Yet you give no examples of these painfully clear changes to fit a western film. The big change was the location, from America to Panama because a space elevator only works near the equator. It was removed from America. What hollywoodization Rolling Eyes.


if you think that is the only change you either aren't paying attention or never read the manga.
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Levonr



Joined: 19 Nov 2003
Posts: 637
PostPosted: Thu Feb 14, 2019 12:57 am Reply with quote
rtil wrote:

if you think that is the only change you either aren't paying attention or never read the manga.


Well at this point I've said more about the changes than you, you've said nothing. What are the "painfully clear changes to fit a western film"?
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Cardcaptor Takato



Joined: 27 Jan 2018
Posts: 942
PostPosted: Thu Feb 14, 2019 1:19 am Reply with quote
Quote:
depends on your definition of 'accurate' when it's painfully clear that a lot of the source material was changed or removed to fit a western film. i guess the bar is pretty low after things like netflix death note and dragonball evolution?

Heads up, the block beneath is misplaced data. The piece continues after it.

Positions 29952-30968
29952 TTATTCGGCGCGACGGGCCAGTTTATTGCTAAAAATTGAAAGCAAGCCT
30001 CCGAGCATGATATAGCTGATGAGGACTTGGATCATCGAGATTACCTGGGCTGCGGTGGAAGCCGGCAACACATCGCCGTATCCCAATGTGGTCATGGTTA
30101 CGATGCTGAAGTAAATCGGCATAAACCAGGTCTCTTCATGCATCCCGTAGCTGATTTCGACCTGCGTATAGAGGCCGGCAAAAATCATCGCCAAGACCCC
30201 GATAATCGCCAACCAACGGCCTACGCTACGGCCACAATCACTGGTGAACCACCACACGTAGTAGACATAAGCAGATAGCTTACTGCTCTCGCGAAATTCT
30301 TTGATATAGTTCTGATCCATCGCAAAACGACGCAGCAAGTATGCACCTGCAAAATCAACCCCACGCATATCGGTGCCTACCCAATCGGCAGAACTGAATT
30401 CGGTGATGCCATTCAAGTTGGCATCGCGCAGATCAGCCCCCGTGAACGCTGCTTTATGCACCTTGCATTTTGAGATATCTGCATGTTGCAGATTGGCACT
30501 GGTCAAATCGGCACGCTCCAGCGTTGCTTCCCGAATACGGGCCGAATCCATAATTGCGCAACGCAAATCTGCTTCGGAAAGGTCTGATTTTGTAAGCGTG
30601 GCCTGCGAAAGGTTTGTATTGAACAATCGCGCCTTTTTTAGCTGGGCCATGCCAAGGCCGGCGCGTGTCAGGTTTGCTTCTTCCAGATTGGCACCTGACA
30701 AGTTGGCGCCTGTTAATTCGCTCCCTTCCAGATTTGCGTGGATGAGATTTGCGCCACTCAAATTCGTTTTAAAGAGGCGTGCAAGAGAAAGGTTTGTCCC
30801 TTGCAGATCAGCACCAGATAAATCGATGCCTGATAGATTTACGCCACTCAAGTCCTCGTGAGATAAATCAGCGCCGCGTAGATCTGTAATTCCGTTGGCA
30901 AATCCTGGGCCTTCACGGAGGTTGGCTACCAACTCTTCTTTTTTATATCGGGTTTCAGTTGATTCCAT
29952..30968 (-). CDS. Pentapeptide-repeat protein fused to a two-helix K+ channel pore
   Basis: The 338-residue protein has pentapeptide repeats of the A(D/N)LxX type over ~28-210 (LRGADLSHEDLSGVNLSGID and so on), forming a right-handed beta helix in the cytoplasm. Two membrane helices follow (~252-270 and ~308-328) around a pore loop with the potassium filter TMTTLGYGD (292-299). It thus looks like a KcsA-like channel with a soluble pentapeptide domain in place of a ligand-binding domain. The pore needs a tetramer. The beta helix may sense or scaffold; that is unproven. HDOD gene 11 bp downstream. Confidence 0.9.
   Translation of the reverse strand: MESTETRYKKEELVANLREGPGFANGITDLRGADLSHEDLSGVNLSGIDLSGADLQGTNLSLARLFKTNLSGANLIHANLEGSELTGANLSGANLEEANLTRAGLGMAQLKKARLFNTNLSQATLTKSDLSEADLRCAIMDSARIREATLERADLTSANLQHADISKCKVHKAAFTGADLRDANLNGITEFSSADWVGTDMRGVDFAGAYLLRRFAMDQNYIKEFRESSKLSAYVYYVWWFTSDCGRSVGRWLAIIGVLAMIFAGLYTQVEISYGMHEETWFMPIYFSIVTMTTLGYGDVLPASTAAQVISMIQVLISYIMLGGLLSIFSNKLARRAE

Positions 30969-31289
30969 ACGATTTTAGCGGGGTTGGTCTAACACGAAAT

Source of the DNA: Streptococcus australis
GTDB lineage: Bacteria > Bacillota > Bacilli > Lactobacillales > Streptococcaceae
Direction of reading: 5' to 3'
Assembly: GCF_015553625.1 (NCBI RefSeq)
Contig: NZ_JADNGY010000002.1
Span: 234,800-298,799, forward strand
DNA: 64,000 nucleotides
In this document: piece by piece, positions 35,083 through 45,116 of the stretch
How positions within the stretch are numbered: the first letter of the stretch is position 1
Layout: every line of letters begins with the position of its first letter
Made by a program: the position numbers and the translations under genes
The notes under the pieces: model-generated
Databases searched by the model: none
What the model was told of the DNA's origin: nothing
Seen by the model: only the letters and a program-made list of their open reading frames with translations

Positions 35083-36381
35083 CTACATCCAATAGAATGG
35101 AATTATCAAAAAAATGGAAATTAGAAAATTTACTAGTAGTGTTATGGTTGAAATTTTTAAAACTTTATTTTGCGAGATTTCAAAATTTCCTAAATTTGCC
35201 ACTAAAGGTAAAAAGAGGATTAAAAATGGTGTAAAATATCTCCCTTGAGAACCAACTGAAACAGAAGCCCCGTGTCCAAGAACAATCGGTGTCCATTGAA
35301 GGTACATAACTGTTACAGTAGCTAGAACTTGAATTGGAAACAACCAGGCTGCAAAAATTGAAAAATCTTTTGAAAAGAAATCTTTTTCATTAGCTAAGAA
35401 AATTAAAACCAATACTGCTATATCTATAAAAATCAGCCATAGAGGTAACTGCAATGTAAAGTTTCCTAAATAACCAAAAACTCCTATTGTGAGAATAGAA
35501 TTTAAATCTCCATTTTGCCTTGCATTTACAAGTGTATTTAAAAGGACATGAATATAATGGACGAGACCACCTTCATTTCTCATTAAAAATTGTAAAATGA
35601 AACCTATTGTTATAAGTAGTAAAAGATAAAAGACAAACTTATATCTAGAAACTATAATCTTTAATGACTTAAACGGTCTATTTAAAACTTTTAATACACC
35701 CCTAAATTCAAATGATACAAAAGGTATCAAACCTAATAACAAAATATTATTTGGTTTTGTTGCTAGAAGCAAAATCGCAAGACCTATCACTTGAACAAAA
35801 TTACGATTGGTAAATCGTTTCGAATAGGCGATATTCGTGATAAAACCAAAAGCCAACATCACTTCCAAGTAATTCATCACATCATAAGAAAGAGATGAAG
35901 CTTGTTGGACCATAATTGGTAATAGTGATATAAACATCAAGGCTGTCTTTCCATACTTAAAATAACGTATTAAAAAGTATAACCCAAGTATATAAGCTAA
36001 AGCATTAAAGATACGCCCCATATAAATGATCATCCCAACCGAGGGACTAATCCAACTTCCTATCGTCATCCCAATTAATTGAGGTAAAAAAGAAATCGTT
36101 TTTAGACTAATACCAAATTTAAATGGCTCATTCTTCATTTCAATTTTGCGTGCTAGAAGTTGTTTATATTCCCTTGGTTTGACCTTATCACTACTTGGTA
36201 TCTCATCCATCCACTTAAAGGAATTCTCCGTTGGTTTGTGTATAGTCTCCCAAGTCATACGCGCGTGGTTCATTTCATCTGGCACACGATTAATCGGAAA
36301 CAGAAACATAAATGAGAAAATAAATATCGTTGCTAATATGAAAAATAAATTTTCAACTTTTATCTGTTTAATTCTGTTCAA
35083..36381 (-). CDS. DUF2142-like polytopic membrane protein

You're free to not have any interest in the live action Alita but if you don't even intend to see the movie, you're not really in a position to speak authoritatively on how good the movie is if you haven't seen it.
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FLCLGainax



Joined: 10 May 2010
Posts: 532
Location: USA
PostPosted: Thu Feb 14, 2019 10:01 pm Reply with quote
I saw the movie tonight and thought it was very faithful to the manga and anime. However, it felt like the kind of movie that would not appeal to mainstream audiences outside the fandom. spoiler[It was a very strange experience and came off as something of an acquired taste. The characterization felt uneven and the live actors kind of uncomfortable in their roles. Ido especially, mumbling at times. The actress who played Alita fit her like a glove, but the chemistry between her and Hugo felt off. The 1993 OAV came off as superior in regards to storytelling and connecting with the characters.

The scenery and action scenes were the best part. Alita was very well animated and composited. It was amazing seeing Kishiro's backgrounds come to life in realistic detail. The budget certainly helped what felt like a fan-movie at times.

Despite my criticisms, I'm glad I saw it after waiting 20 years to see how Cameron adapted it. Makes me want to read the rest of the manga beyond the movie's cliffhanger ending.]


Last edited by FLCLGainax on Thu Feb 14, 2019 10:23 pm; edited 3 times in total